Following rumors earlier this month that it was acquiring mobile chip company Intrinsity, Apple confirmed the deal to The New York Times today.
Apple declined to discuss the reasons for the acquisition, but it seems like part of a larger effort to move more of the design and manufacture of its products inside the company. The A4 chip in the iPad was the first big example of that, and there’s speculation that Intrinsity’s chip was “the basis” for the A4, according to The Times. (Presumably, technology from PA Semi, a chip company that Apple acquired in 2008, also played a role.) The acquisition should help Apple expand its chip efforts to other devices like the iPhone.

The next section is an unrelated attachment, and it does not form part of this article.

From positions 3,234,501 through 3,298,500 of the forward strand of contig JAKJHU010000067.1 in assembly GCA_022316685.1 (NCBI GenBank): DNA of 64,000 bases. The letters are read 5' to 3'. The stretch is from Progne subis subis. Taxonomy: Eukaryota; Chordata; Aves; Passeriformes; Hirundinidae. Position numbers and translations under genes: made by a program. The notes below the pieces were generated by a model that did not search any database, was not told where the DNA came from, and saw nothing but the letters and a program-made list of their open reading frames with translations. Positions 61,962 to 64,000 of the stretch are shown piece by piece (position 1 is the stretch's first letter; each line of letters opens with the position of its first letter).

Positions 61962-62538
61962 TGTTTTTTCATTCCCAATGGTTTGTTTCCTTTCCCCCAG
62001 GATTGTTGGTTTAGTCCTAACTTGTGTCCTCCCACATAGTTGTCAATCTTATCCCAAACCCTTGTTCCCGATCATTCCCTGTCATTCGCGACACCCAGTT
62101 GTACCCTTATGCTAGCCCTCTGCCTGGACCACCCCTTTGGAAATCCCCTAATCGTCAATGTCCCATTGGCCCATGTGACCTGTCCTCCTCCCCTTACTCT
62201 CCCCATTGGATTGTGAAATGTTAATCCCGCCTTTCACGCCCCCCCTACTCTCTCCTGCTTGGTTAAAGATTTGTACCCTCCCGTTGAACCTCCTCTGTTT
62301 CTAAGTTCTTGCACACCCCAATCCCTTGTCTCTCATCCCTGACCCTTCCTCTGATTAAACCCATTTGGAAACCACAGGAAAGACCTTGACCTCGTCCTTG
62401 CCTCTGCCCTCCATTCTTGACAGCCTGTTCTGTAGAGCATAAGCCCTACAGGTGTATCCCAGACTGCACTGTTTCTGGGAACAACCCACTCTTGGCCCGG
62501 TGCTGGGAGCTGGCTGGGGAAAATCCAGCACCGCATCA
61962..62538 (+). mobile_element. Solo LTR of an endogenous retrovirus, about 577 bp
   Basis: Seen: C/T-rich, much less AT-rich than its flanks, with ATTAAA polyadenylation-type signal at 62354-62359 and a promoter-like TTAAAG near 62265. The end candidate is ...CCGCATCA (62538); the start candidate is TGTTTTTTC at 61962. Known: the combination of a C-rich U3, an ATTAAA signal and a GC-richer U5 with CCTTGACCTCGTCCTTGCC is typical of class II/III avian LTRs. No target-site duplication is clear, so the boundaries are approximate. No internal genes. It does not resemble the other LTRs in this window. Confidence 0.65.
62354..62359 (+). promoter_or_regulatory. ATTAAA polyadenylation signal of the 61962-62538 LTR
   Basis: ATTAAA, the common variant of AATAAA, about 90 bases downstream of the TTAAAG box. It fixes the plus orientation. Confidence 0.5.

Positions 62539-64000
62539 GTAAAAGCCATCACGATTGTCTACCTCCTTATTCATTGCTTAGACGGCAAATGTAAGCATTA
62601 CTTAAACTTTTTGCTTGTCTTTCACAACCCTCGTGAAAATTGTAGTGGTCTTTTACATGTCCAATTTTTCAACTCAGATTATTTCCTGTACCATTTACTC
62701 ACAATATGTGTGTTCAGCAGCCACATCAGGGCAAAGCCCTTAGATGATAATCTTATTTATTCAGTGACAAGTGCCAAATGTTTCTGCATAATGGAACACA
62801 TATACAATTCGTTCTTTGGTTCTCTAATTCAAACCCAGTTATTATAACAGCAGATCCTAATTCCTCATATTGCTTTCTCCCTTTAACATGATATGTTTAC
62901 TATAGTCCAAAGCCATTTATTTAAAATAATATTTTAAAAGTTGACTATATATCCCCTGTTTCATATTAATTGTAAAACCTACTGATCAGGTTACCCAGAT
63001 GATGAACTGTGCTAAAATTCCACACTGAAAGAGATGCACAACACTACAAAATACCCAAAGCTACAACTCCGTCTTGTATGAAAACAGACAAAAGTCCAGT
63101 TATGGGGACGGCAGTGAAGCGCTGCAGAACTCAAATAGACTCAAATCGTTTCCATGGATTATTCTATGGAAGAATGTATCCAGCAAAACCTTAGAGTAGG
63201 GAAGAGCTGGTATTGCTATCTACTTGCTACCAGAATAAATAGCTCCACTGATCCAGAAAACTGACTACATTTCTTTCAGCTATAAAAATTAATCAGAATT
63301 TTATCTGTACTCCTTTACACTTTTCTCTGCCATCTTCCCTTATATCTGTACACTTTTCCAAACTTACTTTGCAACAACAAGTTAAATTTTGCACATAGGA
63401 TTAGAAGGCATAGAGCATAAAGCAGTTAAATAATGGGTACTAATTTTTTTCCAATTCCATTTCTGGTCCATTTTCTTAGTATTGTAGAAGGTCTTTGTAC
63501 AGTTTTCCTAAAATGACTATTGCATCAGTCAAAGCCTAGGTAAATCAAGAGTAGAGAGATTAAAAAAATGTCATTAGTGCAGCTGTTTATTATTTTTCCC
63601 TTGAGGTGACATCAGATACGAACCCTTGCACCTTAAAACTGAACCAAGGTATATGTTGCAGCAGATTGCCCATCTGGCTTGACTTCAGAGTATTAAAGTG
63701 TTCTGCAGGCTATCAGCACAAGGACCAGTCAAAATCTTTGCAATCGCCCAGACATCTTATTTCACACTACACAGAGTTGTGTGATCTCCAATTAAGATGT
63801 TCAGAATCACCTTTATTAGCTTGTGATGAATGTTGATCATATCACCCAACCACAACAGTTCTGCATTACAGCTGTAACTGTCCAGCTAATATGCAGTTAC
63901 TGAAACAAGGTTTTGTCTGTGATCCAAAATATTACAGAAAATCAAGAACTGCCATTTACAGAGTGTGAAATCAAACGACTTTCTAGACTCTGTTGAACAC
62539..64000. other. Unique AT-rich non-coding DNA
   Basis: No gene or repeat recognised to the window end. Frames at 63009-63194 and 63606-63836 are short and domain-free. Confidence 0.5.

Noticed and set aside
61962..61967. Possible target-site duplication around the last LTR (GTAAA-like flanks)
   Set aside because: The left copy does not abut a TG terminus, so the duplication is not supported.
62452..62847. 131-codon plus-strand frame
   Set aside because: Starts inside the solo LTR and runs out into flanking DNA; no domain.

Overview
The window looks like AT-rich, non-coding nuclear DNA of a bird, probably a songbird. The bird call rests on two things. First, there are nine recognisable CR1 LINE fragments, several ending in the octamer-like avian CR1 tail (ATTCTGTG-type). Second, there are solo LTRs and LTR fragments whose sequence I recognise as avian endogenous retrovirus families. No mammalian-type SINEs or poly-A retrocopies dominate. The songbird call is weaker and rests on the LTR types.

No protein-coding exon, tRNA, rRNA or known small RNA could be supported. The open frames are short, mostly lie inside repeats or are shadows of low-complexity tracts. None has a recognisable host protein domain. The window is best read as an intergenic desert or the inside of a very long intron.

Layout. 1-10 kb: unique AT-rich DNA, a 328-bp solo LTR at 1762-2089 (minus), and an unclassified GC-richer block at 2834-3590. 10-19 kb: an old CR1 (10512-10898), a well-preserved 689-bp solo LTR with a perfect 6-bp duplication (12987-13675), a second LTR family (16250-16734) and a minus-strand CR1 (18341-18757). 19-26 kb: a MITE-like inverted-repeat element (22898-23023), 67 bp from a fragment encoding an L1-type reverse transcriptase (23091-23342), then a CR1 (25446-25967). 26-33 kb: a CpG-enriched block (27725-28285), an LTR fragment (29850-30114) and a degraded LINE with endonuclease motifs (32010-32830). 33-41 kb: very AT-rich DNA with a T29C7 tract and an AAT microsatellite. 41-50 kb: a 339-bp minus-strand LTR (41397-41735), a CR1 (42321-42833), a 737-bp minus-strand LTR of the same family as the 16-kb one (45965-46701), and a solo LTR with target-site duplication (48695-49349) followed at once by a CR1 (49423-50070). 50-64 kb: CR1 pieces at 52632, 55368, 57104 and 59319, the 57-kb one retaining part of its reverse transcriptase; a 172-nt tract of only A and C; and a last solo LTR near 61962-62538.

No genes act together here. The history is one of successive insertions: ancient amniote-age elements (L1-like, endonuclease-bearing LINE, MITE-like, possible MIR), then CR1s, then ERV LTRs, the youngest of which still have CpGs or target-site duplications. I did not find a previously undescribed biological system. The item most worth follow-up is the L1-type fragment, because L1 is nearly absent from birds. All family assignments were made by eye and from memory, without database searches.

In addition to giving Apple more control over the process, moving work in-house allows the company to be even more secretive than it is already, since it won’t have to worry about pesky leaks coming from partner businesses, as TechCrunch’s MG Siegler points out. Of course, the most recent leak, where an Apple engineer left an iPhone prototype at a bar, can’t be laid at the feet of partners.
Another set of rumors in the last few weeks had Apple acquiring chip maker ARM, but ARM chief executive Warren East has denied that. Meanwhile, Google has been doing some buying of its own, with the acquisition of Agnilux, founded by defectors from PA Semi.
Tom Halfhill, an analyst with Microprocessor Report, told The Times that “he believes” the acquisition price was $121 million.
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